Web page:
Not long ago, I wrote about how walking stimulates my writing. Writer and yoga instructor Stephanie Renée dos Santos commented that she’s found yoga to be a great help to her writing. I asked her to share exercises anyone can do and she agreed. Welcome, Stephanie!
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A Writer’s Daily Yoga Practice
First, I’d like to thank Carol for inviting me to share ways writers can incorporate yoga into the daily writing routine. I write five days a week. Normally, I write in the morning for three hours and another two-three hour session in the afternoon in what is called the “unit system.” I write for 45 minutes and then take a 15-minute break (For information about this writing method visit my blog post: Up Productivity: Writing & Editing). In the 15 minutes of downtime, I do housework and/or practice yoga. I am a yoga teacher when not writing, and like everyone some days I have tight regions in my body. I do yoga stretches to open and relax these areas–allowing me to comfortably write for long periods of time.
Writers often suffer from physical pain in the eyes, head, neck, shoulders, lower back, and hips. This stress in the body can inhibit or block creativity. A daily yoga practice helps reverse and relieve bodily tension; when the body is eased, so are the tensions of the mind.
Below are 5 yoga stretches most writers can perform easily, no matter your age or flexibility. (All postures are recommended to be done slowly and mindfully, meaning pay attention to what is going on inside your body–but don’t judge or attach to what you discover, just notice.)
- Shoulder rolls: Lift your shoulders up towards your ears, then slowly pull your shoulder blades back and together and down, continue repeating this circle. Be conscious of your movements and tell yourself it is “okay” to let go and relax, while massaging out any tension in this region.
- Neck stretch: Begin with your eyes closed. And breathe in through your nose and out your mouth for 5 breaths with your head upright. Then, gently let your head ease over to the right, stretching out the left side of your neck. Count 15 breaths, then using your right hand, help your head back up to an upright position. Pause for 5 breaths, eyes still closed, and repeat on the left side, remembering to help your head up with your left hand. Returned to center, keep your eyes closed, breathing in through your nose and out your mouth for more 10 breaths or however long you like, absorbing and basking in the relief of this stretch. ** I suggest getting out of your regular writing chair and onto a blanket or yoga mat in a seated position or on a cushion, or sit in another chair, or on the edge of a bed to do the shoulder rolls and neck stretches.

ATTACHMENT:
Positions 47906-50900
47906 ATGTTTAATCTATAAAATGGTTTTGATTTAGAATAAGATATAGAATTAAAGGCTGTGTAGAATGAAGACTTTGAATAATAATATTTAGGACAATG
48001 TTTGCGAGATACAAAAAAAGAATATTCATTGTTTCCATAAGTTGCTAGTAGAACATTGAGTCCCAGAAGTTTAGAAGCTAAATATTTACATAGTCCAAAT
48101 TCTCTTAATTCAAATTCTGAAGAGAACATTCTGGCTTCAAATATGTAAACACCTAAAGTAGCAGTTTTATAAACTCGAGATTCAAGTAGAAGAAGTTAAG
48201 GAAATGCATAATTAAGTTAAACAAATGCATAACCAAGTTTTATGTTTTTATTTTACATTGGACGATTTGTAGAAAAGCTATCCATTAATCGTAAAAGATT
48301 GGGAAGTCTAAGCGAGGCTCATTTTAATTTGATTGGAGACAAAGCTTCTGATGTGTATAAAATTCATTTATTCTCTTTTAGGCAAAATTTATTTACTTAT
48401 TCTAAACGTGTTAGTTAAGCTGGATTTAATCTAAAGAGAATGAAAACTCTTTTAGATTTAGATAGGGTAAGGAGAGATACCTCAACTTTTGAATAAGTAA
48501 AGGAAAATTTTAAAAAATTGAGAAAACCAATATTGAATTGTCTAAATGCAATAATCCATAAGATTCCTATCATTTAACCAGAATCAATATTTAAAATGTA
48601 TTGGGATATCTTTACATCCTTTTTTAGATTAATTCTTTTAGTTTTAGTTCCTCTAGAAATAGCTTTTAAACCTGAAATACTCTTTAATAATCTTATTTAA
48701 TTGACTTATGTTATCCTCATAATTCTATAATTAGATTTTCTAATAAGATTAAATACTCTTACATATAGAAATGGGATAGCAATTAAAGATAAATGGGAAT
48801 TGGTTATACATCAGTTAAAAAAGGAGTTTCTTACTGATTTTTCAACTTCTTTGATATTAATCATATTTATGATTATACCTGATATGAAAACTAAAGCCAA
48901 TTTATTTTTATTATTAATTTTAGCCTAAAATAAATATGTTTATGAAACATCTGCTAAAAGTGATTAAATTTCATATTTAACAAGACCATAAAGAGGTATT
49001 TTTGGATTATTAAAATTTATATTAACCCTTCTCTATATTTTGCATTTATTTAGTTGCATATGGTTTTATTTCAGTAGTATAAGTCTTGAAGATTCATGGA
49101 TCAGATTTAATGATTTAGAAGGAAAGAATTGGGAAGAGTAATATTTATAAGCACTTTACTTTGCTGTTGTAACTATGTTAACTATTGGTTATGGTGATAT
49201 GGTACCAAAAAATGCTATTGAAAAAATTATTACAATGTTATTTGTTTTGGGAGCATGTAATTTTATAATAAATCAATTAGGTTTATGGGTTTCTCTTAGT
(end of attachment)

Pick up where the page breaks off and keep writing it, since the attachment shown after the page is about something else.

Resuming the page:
- Hip circles: This pose is done standing up. Place your hands on your hips and slowly begin moving your hips in a circular motion, while breathing in through your nose and out your mouth for 10-15 breaths, then change circling direction for another 10-15 breaths. At the end release your hands from your hips, letting your arms hang down by your sides. Then shake out your arms turning your waist side to side like a windmill, while flexing your knees shaking out any tension in the body.
- Lower back stretch: Standing with your legs the same distance apart as your hips, knees slightly bent, inhale through your nose and then out your mouth and slowly bend forward at the waist, letting the weight of your head and shoulders draw you down to the floor, surrendering your weight forward for 10-15 breaths, stretching out the lumbar and legs. If you are unable to touch the floor, I suggest you use a chair or blocks to rest your hands and weight into, in order to get the most benefit out of this stretch and to not aggravate the lumbar region. Inhale through your nose while coming up, vertebrate by vertebrate.
- Standing Side Stretch: Stand with both feet waist distance apart, breathe in through your nose and out your mouth and reach up your arms into the sky, then with the right hand grasp your left wrist and stretch to the right side, opening up the left side of your torso, shoulder, and arm, taking 3-5 breaths. Then repeat this on the left side for 3-5 breaths. You can do this stretch, moving side to side 5-10 times or as many as you like.
I strongly encourage writers to begin a regular yoga practice at home and with a qualified teacher in your area, it will help you and your writing in profound ways: patience development, concentration, fluidity of creativity.
Stephanie Renée dos Santos is a fiction and freelance writer and yoga instructor. She is currently working on a historical novel set in 18th century Portugal and colonial Brazil. Stephanie leads Writing & Yoga Retreats/Workshops in Brazil and the United States. For more information please visit: www.stephaniereneedossantos.com or email firstname.lastname@example.org or Facebook: Stephanie Renee dos Santos.
Upcoming Workshops in USA: July 13-14, 2013 half-day & full-day, Writing & Yoga Workshop, Bellingham, WA; July 2013 (exact dates to be announced) 3 nights, 2 full-day Writing & Yoga Workshop, Oregon Coast, OR. Visit Stephanie’s blog for workshop details: http://www.stephaniereneedossantos.com/yoga-writing-workshop/